Imagine if someone told you that not drinking alcohol makes you more likely to develop dementia. That’s certainly a bold statement to make, but it is one that some media reports have put forward, leaving the public wondering whether taking up drinking alcohol will somehow be better for their brains.
A recent article in the British Medical Journal has rekindled the scientific argument over the relationship between abstaining from alcohol and developing dementia. The study involved 9,000 civil servants working in London, all of whom were aged between 35 and 55 when the study began between 1985 and 1988. When the study ended in 1993, their average age was 50.
The participants’ medical records were analysed to identify diagnoses of dementia – more than 23 years on average after the study had finished. The results found that abstinence in midlife was associated with a 45 per cent higher risk of developing dementia, compared with people who consumed between one and 14 units of alcohol per week.
The findings for those who drank above the recommended 14 units a week were perhaps less surprising. For every seven-unit per week increase above 14 units there was a significant 17 per cent increase in the risk of dementia. The study concluded: “These results suggest that abstention and excessive alcohol consumption are associated with an increased risk of dementia, although the underlying mechanisms are likely to be different in the two groups.”
A confounded nuisance
So what are we to make of this research? In studies such as this, one of the many pitfalls of exploring the association between an exposure variable (alcohol) and the outcome variable (dementia) is the presence of confounders. Confounders are a statistician’s worse nightmare – they are variables that may justifiably be associated with both the exposure and outcome variable.
In this study, abstainers with higher levels of illnesses such as heart disease, diabetes and obesity were those at highest risk of dementia. It may be that having a physical illness is the reason that these people abstained from alcohol. These same physical illnesses may also be the reason for developing dementia. In this way, physical illness unrelated to alcohol consumption could be a confounder for both abstinence and dementia. Drinking may just be a red herring.
The other big problem with studies that explore how teetotalism and dementia are connected is the age range covered. The study started looking at drinking habits at a minimum age of 35 and finished when the average age was 50. But what about people who drank heavily in their younger years or above the age of 55? This is particularly important, as it is likely that a large proportion of the study group will have been part of the “baby boomer” generation. This generation has seen the highest rise in rates of alcohol misuse over the past 15 years – a period of time which is well outside the study’s range.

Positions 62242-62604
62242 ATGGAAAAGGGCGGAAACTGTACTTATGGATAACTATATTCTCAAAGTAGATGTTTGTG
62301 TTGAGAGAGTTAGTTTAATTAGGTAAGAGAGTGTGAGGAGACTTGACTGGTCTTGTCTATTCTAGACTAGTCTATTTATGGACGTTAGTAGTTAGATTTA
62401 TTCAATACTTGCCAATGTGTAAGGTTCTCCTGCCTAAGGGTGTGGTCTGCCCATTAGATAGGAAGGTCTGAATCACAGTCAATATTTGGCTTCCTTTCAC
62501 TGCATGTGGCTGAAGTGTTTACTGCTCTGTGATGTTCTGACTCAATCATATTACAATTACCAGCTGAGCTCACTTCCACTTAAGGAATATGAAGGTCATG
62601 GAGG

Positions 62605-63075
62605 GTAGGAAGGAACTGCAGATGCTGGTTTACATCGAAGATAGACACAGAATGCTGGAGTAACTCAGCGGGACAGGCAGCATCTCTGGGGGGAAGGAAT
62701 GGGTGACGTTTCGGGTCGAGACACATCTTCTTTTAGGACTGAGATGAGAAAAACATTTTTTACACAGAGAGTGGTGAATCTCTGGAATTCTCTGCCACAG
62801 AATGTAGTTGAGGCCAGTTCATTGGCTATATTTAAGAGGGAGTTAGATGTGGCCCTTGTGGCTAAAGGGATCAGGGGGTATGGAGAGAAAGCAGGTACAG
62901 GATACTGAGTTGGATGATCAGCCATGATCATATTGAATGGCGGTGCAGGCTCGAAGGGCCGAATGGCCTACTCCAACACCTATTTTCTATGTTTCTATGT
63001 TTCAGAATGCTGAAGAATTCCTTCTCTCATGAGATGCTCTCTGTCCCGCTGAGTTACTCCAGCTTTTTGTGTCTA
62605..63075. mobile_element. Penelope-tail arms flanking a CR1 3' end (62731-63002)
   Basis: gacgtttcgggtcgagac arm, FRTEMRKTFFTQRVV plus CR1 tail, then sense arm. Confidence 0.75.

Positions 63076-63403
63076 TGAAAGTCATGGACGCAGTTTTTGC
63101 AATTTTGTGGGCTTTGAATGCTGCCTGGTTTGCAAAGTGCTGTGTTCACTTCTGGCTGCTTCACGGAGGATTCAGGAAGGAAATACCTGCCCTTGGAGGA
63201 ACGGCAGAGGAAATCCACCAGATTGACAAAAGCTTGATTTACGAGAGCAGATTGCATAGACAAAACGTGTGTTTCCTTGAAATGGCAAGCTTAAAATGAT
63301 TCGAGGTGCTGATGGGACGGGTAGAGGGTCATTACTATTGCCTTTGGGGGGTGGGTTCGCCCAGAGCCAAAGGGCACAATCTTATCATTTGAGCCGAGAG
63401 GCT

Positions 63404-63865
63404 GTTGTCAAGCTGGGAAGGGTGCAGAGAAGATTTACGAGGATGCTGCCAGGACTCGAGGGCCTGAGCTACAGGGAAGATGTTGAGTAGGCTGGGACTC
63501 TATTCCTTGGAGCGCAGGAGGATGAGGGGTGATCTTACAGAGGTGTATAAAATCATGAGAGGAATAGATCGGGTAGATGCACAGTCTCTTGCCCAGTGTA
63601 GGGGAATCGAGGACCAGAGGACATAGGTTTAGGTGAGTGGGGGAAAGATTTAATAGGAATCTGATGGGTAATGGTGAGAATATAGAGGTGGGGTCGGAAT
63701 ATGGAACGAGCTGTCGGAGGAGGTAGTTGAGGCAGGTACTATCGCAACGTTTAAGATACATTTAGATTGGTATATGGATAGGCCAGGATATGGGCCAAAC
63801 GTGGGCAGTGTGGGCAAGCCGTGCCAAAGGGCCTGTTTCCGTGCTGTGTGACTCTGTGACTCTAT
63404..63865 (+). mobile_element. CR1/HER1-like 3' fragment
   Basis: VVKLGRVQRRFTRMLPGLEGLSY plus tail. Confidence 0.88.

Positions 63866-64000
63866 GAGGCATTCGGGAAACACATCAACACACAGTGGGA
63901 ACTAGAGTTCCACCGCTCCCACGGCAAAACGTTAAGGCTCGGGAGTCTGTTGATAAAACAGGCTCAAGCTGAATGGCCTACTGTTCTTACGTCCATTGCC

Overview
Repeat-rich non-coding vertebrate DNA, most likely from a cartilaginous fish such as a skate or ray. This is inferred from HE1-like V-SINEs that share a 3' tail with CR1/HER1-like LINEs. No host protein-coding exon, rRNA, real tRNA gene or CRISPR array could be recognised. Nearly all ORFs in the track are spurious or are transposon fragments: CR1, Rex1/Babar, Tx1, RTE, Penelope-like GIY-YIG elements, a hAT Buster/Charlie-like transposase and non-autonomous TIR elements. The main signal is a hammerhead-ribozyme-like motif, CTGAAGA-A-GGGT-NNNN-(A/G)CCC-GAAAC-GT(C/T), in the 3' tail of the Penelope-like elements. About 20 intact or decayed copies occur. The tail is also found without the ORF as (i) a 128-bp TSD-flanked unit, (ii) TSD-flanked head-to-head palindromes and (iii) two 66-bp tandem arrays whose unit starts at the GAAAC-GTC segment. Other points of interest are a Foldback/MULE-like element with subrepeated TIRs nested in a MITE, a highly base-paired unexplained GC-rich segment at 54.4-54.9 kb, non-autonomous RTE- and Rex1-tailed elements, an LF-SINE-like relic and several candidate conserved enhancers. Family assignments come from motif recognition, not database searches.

We should also be aware that between one-quarter and two-thirds of older people start drinking more than the recommended 14 unit limit for the first time after the age of 60. These drinking patterns at ages before and after the study period could well have influenced the results. Those identified as teetotal during the study period may well have started drinking later in life.
Another spirit level
More than 50 years ago, Griffiths Edwards, a professor of addictions psychiatry stated: “It would be too optimistic to suppose that the relative underrepresentation of subjects in the older age groups is just explained by older people having generally got the treatment they required or having reverted to normal drinking. It seems likely that this finding is in part a hint of the diminished life expectancy of the alcoholic.”
Humans have a longer lifespan these days, so there are more people living into their seventies and beyond – which has also provided the opportunity to look at alcohol and dementia in more detail. By examining the differences between alcohol-related dementia and more common forms, such as Alzheimer’s disease, we begin to see that they are different in many ways. For example, the problems with word-finding seen in Alzheimer’s is rarely seen in alcohol-related dementia, which also presents much earlier with changes in behaviour.
Researchers need to be sure that they are defining alcohol-related dementia more accurately for these kinds of studies to be definitive. If not, it is highly likely that they are looking at other dementias with other risk factors, such as high blood pressure or diabetes.
Alcohol is a drug that harms increasing numbers of older people – and we need to get the facts right about how it affects the brain. Maybe we can’t handle the truth about drinking. All it takes is the mere flicker of hope as to the benefits of being teetotal to fan the flames of misinformation.
For those that do drink alcohol, people drinking above lower risk limits has, once again, been given a salutary warning. It is one that we should continue to heed – but we also need to get the message out there that alcohol-related dementia needs to be rediscovered and investigated again.
Tony Rao is a visiting lecturer in old age psychiatry at King’s College London. This article first appeared on The Conversation (theconversation.com)